HomeGroupsTalkZeitgeist
Hide this

Results from Google Books

Click on a thumbnail to go to Google Books.

What the Great Ate: A Curious History of…
Loading...

What the Great Ate: A Curious History of Food and Fame

by Matthew Jacob

MembersReviewsPopularityAverage ratingMentions
191537,190 (3.33)1
None

None.

Loading...

Sign up for LibraryThing to find out whether you'll like this book.

No current Talk conversations about this book.

» See also 1 mention

Food factoids, authenticated (or mostly so) by the authors, about rich, famous, infamous, and it's great fun just to skim through and then return. I'm personally quite taken with Patton's story of his grandmother's particularly delicious olives. Nothing strenuous, just a lot of fun. ( )
  Prop2gether | Jan 21, 2011 |
no reviews | add a review
You must log in to edit Common Knowledge data.
For more help see the Common Knowledge help page.
Series (with order)
Canonical title
Original title
Alternative titles
Original publication date
People/Characters
Important places
Important events
Related movies
Awards and honors
Epigraph
Dedication
First words
Quotations
Last words
Disambiguation notice
Publisher's editors
Blurbers
Publisher series
Original language

References to this work on external resources.

Wikipedia in English

None

Book description
Haiku summary

Amazon.com Product Description (ISBN 0307461955, Paperback)

What was eating them? And vice versa.
 
In What the Great Ate, Matthew and Mark Jacob have cooked up a bountiful sampling of the peculiar culinary likes, dislikes, habits, and attitudes of famous—and often notorious—figures throughout history. Here is food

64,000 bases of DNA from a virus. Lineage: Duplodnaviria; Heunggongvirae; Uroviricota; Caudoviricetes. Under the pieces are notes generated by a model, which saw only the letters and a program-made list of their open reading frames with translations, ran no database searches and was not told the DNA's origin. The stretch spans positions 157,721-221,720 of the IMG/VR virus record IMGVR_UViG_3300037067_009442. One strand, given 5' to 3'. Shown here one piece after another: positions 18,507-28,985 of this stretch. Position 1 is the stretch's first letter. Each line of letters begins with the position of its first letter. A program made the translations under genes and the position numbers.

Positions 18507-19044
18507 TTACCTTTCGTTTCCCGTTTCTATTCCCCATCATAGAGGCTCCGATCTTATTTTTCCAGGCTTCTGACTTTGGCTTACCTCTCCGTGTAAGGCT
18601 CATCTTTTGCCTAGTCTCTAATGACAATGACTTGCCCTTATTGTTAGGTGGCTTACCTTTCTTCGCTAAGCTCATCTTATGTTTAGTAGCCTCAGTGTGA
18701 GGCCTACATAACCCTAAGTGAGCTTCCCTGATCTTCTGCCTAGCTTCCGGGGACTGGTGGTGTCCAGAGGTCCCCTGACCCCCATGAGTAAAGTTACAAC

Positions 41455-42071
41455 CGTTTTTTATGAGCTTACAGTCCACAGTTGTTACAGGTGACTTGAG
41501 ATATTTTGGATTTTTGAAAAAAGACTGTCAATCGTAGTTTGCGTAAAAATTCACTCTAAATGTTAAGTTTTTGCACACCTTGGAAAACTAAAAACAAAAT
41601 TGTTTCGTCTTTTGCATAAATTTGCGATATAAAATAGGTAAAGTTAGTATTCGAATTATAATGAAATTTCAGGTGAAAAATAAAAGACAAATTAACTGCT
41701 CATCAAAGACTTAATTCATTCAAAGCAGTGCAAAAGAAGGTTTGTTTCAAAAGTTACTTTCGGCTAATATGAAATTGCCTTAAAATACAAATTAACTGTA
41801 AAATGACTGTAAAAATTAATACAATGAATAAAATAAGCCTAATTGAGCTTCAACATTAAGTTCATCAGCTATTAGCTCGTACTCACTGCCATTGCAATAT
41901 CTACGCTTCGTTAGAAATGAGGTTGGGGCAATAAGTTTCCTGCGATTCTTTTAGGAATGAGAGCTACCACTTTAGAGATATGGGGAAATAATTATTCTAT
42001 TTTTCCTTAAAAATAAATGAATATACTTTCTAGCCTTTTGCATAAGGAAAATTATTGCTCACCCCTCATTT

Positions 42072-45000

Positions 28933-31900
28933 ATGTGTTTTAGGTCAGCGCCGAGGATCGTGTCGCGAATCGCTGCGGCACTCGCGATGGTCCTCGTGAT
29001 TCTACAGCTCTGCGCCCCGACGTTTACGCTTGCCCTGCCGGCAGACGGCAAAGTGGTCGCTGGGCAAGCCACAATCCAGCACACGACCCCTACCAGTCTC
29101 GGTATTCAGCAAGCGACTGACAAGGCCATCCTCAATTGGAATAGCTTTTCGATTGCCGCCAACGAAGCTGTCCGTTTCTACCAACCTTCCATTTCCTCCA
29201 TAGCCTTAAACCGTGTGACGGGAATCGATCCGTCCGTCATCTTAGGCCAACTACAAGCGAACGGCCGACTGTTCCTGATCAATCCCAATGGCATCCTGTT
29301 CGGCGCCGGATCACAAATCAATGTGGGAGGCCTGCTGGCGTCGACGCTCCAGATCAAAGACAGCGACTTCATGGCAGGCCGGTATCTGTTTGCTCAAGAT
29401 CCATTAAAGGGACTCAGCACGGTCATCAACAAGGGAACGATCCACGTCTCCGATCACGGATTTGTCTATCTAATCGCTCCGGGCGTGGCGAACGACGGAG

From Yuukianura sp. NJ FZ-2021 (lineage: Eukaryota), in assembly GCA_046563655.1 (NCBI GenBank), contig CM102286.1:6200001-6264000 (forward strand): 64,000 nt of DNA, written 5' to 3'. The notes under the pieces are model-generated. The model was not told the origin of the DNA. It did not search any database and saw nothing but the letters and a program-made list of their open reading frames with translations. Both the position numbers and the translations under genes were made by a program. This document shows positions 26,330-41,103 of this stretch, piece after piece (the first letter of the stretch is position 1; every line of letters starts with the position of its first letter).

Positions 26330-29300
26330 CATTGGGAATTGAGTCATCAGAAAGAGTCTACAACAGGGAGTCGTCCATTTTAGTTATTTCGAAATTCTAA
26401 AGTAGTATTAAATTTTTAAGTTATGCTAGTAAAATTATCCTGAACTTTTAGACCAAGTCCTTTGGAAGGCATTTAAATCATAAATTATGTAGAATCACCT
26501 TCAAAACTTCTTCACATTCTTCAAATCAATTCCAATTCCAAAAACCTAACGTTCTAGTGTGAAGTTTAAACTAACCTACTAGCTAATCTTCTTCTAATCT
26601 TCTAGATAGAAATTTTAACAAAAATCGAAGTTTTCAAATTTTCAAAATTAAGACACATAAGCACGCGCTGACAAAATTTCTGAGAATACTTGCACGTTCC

• As code: Benito Mussolini used the phrase “we’re making spaghetti” to inform his wife if he’d be (illegally) dueling later that day.
• As superstition: Baseball star Wade Boggs credited his on-field success to eating chicken before nearly every game.
• In service to country: President Thomas Jefferson, America’s original foodie, introduced eggplant to the United States and wrote down the nation’s first recipe for ice cream.
 
From Emperor Nero to Bette Davis, Babe Ruth to Barack Obama, the bite-size tidbits in What the Great Ate will whet your appetite for tantalizing trivia.

(retrieved from Amazon Mon, 30 Sep 2013 14:09:21 -0400)

A lighthearted pop history of the diets of celebrities and famous historical figures shares whimsical anecdotes, including Angelina Jolie's consumption of roaches and Lord Byron's vinegar weight-loss regime.

Quick Links

Swap Ebooks Audio
5 wanted1 pay

Popular covers

Rating

Average: (3.33)
0.5
1
1.5
2
2.5
3 2
3.5
4 1
4.5
5

Is this you?

Become a LibraryThing Author.

 

Help/FAQs | About | Privacy/Terms | Blog | Contact | LibraryThing.com | APIs | WikiThing | Common Knowledge | Legacy Libraries | Early Reviewers | 93,988,627 books! | Top bar: Always visible